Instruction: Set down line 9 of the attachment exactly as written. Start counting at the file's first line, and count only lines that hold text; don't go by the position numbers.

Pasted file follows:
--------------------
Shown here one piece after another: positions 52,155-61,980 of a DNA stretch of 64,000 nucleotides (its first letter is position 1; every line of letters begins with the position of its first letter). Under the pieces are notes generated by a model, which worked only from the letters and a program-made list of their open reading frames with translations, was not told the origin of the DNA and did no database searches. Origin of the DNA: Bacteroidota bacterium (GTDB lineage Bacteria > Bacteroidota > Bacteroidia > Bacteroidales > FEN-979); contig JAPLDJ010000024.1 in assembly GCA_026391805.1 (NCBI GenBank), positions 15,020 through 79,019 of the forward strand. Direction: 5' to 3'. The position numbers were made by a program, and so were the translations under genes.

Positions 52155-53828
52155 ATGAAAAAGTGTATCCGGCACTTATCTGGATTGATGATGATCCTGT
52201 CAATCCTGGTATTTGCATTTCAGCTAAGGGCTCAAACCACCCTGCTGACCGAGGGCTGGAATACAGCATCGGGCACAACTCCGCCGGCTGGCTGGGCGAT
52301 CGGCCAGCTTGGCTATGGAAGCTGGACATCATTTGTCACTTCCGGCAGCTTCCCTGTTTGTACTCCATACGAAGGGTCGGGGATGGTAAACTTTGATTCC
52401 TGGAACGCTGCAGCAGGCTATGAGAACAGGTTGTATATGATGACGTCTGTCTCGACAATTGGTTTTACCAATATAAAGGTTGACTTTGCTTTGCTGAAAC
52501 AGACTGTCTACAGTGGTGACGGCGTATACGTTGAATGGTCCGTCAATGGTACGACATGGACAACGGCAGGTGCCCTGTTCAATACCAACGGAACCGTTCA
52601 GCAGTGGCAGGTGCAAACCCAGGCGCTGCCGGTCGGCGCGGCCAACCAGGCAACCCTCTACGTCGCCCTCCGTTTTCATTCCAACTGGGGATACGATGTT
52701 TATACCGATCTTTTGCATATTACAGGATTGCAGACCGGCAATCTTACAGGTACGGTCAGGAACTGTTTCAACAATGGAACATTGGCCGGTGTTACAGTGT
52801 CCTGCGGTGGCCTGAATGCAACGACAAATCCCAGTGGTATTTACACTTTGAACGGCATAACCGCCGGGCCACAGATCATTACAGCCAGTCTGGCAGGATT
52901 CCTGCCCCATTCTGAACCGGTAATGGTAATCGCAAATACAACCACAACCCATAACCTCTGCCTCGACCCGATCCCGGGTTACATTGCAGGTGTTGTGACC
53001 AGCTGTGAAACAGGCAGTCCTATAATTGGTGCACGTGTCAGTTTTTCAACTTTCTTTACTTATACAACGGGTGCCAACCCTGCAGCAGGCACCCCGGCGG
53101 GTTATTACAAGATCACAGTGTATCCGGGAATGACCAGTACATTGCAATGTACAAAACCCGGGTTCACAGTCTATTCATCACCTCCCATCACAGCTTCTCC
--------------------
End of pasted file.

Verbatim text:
52701 TATACCGATCTTTTGCATATTACAGGATTGCAGACCGGCAATCTTACAGGTACGGTCAGGAACTGTTTCAACAATGGAACATTGGCCGGTGTTACAGTGT